It will be remembered that John Adams, while discharging his duties at paris as Commissioner in arranging a treaty of Peace and Commerce with Great Britain, was, in the year 1780, appointed Minister to the Netherlands; also that political complications between Holland and England delayed his reception by the government for more than two years after he had first offered his credentials.
The States General, oppressed by the magnitude of the responsibility, refused to pass upon the question until it had been submitted to each of the Provinces for individual action.
Friesland, impelled by the Germanic love of freedom which had long characterized its people, took the initiative in the movement for recognition, passing an Act to that effect on the 26th of February, A.D. 1782. Soon thereafter the remaining Provinces followed her example, and on the 19th of April, 1782, the States General, in deference to the wishes of the Provinces, received Mr. Adams's credentials.
It will also be borne in mind that while a Dutch man-of‑war first saluted the American flag, Holland stands second in the roll of foreign nations which formally recognized our independence, and the second with whom we made a treaty of commerce and navigation.
The medals in question possess interest, in that they furnish the best evidence extant of the current of opinion and sentiment at that time in the Netherlands concerning England and the United States, and are moreover worthy of special mention, inasmuch as I do not find them referred to in Mr. Adams's public correspondence, or in any book published in our language.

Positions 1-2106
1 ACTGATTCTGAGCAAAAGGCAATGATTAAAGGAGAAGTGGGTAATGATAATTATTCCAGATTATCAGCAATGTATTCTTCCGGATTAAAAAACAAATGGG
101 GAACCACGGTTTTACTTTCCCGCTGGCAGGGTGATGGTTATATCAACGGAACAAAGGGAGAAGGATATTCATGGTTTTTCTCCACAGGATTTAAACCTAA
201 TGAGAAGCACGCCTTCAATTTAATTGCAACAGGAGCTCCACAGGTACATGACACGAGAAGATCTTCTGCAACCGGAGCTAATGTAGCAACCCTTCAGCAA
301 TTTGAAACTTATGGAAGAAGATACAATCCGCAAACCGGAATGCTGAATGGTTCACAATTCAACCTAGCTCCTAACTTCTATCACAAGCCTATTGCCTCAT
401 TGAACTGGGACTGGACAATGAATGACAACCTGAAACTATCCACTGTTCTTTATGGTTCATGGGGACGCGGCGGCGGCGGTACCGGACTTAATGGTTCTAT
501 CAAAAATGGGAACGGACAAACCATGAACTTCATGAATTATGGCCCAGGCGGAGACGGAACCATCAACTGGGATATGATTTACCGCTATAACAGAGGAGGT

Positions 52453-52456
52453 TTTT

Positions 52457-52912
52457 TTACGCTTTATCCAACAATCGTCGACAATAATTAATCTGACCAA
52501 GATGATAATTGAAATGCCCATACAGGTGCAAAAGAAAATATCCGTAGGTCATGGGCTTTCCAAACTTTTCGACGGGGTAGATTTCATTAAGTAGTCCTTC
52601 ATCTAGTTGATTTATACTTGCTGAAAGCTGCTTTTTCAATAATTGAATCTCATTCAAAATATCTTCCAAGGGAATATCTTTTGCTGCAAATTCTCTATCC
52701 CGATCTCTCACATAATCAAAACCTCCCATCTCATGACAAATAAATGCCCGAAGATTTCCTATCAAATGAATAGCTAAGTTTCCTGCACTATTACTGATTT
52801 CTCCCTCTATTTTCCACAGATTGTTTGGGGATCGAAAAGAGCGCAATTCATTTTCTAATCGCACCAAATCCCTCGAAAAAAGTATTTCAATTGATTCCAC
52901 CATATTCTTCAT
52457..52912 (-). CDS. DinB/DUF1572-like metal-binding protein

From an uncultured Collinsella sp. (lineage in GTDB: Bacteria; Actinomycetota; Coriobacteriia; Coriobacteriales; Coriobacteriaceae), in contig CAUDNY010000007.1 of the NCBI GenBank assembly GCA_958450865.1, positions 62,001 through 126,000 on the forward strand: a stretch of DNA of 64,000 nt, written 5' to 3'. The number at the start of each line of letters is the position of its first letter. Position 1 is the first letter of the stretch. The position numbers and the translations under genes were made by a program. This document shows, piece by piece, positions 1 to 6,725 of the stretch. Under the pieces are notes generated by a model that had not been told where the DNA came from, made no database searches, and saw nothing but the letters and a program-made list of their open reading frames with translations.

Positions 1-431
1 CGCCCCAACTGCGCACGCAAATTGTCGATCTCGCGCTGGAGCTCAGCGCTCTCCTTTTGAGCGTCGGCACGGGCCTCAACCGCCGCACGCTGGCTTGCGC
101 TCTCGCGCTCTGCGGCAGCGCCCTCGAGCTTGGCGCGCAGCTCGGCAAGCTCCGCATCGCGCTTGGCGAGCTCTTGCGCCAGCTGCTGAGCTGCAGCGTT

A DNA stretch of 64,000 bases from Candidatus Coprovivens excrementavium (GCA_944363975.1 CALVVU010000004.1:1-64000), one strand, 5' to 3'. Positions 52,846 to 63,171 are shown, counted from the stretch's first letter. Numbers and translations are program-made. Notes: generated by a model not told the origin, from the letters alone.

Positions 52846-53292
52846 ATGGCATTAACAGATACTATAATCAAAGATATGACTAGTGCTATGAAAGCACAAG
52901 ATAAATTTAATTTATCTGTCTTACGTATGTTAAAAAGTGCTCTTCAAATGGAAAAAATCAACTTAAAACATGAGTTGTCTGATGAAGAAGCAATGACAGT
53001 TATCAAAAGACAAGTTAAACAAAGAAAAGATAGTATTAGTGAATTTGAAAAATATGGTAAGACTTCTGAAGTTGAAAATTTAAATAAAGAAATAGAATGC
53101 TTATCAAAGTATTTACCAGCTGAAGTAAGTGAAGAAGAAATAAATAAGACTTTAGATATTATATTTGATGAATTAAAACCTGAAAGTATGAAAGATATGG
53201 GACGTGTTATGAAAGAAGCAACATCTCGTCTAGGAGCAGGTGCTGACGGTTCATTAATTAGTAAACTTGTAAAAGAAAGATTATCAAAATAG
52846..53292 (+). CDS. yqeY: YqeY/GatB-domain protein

Through the courtesy of the government I have been permitted to procure five copies of each of these medals, and take pleasure in transmitting them to the Department through the agency of the American Despatch Agent, London.
One set is designed for the Department of State; one for the New York Historical Society; one for the Massachusetts Historical Society; one for the Minnesota State Historical Society; and one for the Holland Society of New York.
Should the Department approve, the four last-mentioned sets may p22be forwarded to each of the above-named societies, with a copy of this despatch.
There can be no more interesting or profitable study for the citizen of the United States, than the process of reasoning which led to our separate national existence, and the adoption of the present form of government; or the motives which influenced the people of other lands to welcome our advent into the family of nations.
I have the honor to be, Sir,
Your obedient servant,
Samuel R. Thayer.b
The thanks of the Society were voted to Mr. Thayer for his valuable gift.
1 These medals, and others of the same period, are fully described by our associate Mr. William S. Appleton, in the "American Journal of Numismatics," vol. II p64.
a Sic: the syllables of this one word prodromus may have been disjoined on the medal, as is not infrequently the case; but a single word it is, and very likely intended to mean "forerunner". In Latin the word is rare: Lewis & Short's Latin Dictionary cites just three occurrences of it, two of them meaning "A certain north-northeast wind that blows eight days before the rising of the dog-star", and the third "A kind of early fig". The basic word, however, with its meaning of "forerunner", is actually Greek, and must have been what the designer of the medal had in mind.
b No relation.